Here are graphics I designed during the prototyping phase. Figure 1 shows potential interactions on and visual representations of expressions, Figure 2 shows possible aesthetics the equations could have, and Figure 3 shows how the overall interface would be structured, with the equation in the center, and the operators above in a box. I needed to make sure that all the draggable elements looked draggable immediately, so I decided to emulate child-oriented interfaces like Scratch and make each element a colored block.
As you can tell from the final images, the boxes were kept for the numbers, but not operators. That's because we found that boxed operators just didn't read as well as unboxed, and putting the operators in their own partition on the screen (kind of like one might put their pencils and erasers on their own desk) was a sufficient hint that they were interactable.
The idea for the space aesthetic came from the Lynnette team. They're working on upgrading the aesthetic of their math interfaces, and when I was recruited, it looked like does Figure 4 on the right. While the theme intrigued me, I thought the overall interface was rather utilitarian, so I created art assests that were a little more visually interesting without being distracting.
The alien came from the project’s website, however, it was my idea to use it in the application itself. For such a cute little critter, it wasn’t being used anywhere. My understanding was (and still is) that children tend to respond better to having a character present them information than just presenting them the information outright, so I decided to replace Lynnette’s error and hint feedback component with the alien and a dialog box.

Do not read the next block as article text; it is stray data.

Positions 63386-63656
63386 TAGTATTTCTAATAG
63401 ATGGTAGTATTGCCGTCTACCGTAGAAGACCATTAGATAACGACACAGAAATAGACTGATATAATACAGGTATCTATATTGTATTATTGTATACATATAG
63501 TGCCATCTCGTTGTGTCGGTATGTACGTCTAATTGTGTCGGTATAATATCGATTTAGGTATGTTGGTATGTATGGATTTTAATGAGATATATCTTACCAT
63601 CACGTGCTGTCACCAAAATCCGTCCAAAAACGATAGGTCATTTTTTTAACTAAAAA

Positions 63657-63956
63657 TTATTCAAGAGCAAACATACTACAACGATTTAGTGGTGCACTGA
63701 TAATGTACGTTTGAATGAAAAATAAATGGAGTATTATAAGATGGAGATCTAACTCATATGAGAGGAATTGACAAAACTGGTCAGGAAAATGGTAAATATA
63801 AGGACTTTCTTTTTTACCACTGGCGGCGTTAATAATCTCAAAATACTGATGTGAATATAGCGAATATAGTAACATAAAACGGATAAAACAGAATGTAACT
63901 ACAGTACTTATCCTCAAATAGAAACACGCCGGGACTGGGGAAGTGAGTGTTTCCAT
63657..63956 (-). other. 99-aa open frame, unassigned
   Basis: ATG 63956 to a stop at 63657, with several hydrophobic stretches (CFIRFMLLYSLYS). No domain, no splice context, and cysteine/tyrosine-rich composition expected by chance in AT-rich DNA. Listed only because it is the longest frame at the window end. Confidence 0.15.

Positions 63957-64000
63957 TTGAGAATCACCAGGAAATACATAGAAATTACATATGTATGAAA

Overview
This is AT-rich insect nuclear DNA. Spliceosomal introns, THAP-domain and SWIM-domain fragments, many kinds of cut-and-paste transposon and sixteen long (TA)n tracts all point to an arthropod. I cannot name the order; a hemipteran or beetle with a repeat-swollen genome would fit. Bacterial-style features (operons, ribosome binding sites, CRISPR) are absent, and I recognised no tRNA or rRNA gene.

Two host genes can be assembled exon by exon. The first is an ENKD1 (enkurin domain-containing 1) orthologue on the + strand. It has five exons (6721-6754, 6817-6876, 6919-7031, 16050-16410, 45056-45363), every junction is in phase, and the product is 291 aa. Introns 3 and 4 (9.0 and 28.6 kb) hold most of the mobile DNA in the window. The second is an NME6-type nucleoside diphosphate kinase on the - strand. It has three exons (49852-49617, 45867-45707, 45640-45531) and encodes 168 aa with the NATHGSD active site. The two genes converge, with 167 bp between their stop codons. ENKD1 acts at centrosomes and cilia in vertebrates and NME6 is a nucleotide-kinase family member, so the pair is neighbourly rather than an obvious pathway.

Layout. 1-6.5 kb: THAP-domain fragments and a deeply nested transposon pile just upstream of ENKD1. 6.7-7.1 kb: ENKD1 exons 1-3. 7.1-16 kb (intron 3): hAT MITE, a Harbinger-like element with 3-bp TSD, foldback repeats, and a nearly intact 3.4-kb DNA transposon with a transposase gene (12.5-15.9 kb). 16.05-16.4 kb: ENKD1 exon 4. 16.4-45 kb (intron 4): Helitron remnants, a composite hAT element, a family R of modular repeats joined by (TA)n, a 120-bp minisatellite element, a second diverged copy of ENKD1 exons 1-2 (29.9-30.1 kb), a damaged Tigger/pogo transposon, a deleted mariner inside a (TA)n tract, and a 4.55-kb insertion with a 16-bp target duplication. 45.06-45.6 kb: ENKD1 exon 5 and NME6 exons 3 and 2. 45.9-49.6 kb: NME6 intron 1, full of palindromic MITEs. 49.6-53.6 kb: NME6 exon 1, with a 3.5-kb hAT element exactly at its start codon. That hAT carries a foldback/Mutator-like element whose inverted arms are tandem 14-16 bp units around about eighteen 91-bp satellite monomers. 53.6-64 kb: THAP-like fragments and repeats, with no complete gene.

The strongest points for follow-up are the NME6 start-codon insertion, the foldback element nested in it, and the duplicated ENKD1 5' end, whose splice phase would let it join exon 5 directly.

Figure 6 shows a visual aid I designed in Illustrator that I used to organize my thoughts and describe to others how the backend of the application would interact with the frontend. To explain some of the jargon: the tutor is Lynnette’s existing intelligent feedback system that assesses the accuracy of inputs and the Grammar is a parser that can apply operations to equations (you’d be surprised how tricky it is to represent all of algebra in code).
A research partner and I tested the interface prototype with children in the target age group, and the results were surprisingly positive. We sat them in front of the app and initially gave them no instruction about how to use it. The kids understood the interface immediately, knowing which elements were draggable and what was happening algebraically. The only difficulty they had was figuring out how to resolve operations (add/subtract/multiply/divide numbers), but once we told them that you just had to drag one number over another, they were perfectly comfortable with all the interactions.
In fact, both kids suggested that we implement features which we had come up with during the prototyping process, but left on the cutting room floor. For example, they wanted the ability to click on the history to return to previous states in the equation and proceed from there, and we actually had this functionality throught most of the prototype, but had to drop it because the tutor backend couldn't easily handle going back to different parts of the problem.